The remedy adopted by the district court, among other things, obligated BLS to ensure that at least 35% of each entering class would be composed of African-American and Hispanic students. See Morgan v. Kerrigan, 401 F.Supp. 216, 258 (D.Mass.1975). Relying on the Keyes presumption, we affirmed this set-aside as part of a comprehensive plan to ameliorate pervasive and persistent constitutional infirmities throughout the Boston public schools. See Morgan v. Kerrigan, 530 F.2d 401, 425 (1st Cir.1976).
The Boston school system began gradually to mend its ways. By 1987, systemic progress permitted us to conclude that, for all practical purposes, the School Committee had achieved unitariness in the area of student assignments. See Morgan v. Nucci, 831 F.2d 313, 326 (1st Cir.1987). We based our conclusion not only on the distribution of students throughout the City's schools, but also on the good faith demonstrated by school administrators in conforming with the demands of meaningful change. See id. at 319-26. Because comparable improvement had not been accomplished in other areas, such as faculty and staff integration and the renovation of facilities, we instructed that federal court supervision of elements other than student assignment continue. See id. at 327-32. The district court thereupon relinquished control over student assignments, even while retaining active supervision over other aspects of the school system.
After 1987, the City's three examination schools--BLS, Boston Latin Academy, and the O'Bryant School--were no longer under a federal court mandate to maintain a 35% set-aside. Nevertheless, the School Committee remained committed to the policy until 1995, when a disappointed applicant challenged the setaside's constitutionality. The district court granted injunctive relief directing the complainant's admission to BLS. See McLaughlin v. Boston Sch. Comm., 938 F.Supp. 1001, 1018 (D.Mass.1996). The
School Committee then discontinued the 35% set-aside.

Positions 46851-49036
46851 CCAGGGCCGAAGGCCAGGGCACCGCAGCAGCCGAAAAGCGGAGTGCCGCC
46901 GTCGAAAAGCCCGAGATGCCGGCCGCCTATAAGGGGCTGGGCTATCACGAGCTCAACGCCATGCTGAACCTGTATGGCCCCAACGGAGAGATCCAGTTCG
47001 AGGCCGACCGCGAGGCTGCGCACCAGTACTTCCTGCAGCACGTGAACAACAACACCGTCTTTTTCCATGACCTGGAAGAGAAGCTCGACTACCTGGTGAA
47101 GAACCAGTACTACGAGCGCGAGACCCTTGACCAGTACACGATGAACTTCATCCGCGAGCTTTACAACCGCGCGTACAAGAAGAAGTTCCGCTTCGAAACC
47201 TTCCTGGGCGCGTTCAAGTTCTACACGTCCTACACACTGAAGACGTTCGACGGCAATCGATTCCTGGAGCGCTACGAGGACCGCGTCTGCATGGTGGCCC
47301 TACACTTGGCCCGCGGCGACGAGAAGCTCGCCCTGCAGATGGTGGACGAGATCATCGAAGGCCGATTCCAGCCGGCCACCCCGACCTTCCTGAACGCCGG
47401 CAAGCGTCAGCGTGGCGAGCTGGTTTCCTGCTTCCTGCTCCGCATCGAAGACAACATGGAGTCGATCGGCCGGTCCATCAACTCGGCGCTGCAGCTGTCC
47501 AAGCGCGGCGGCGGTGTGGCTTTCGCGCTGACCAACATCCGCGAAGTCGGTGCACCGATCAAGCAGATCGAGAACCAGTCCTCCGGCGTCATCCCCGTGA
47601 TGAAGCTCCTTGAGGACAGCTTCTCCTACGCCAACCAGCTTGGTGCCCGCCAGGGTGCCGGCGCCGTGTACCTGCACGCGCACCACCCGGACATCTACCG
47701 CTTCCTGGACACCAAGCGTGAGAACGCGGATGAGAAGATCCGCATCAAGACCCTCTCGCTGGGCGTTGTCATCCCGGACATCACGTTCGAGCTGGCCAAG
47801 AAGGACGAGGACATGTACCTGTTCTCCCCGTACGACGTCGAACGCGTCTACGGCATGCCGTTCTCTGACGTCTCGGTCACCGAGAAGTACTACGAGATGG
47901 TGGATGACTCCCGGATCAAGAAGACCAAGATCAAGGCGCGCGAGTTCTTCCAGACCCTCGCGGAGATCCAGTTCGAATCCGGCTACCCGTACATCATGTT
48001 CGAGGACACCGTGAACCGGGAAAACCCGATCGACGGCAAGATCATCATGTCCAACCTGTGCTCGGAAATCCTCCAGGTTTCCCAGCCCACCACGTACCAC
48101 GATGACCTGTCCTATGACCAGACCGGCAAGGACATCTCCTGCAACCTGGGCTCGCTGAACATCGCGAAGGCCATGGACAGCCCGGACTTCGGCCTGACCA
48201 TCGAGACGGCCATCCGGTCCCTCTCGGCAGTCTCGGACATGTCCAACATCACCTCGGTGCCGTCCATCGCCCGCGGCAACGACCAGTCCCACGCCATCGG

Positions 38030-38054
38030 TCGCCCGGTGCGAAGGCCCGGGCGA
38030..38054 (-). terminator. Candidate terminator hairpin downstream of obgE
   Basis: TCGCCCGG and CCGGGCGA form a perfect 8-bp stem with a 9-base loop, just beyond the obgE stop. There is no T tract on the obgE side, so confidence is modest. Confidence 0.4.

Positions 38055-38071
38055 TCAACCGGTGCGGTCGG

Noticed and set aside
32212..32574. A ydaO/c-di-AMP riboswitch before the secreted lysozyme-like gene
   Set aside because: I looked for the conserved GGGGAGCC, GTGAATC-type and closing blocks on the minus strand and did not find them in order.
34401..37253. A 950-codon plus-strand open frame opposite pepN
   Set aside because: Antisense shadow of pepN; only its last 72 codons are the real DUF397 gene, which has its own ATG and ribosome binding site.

Concerned that the number of African-American and Hispanic students admitted to the examination schools might drop precipitously without a predetermined set-aside, school officials began researching alternative admissions policies in hopes of finding one that might prevent that result without offending the Constitution. The effort started in mid-1996 under the hegemony of Thomas Payzant, superintendent of the Boston public schools. Payzant commissioned Bain & Co. (Bain), a consulting firm, to review an array of admissions options ranging from lotteries to strict merit-selection plans and to report on how each option might affect the racial and ethnic composition of the examination schools' entering classes.
After Payzant informed the School Committee of Bain's preliminary findings, Robert P. Gittens, the School Committee chairman, appointed a task force to study the matter. The task force held meetings, hosted public hearings, and ultimately recommended the adoption of Bain's "Option N50." Bain's study showed that a major difference between Option N50 and some other possible alternatives (such as a strict merit-selection option) was that the former would minimize the diminution of black and Hispanic student admissions expected to result from abandonment of the 35% set-aside. Three members dissented from this recommendation. The School Committee nonetheless accepted Option N50, effective for the 1997-98 school year. Option N50 thereupon became the core of the Policy.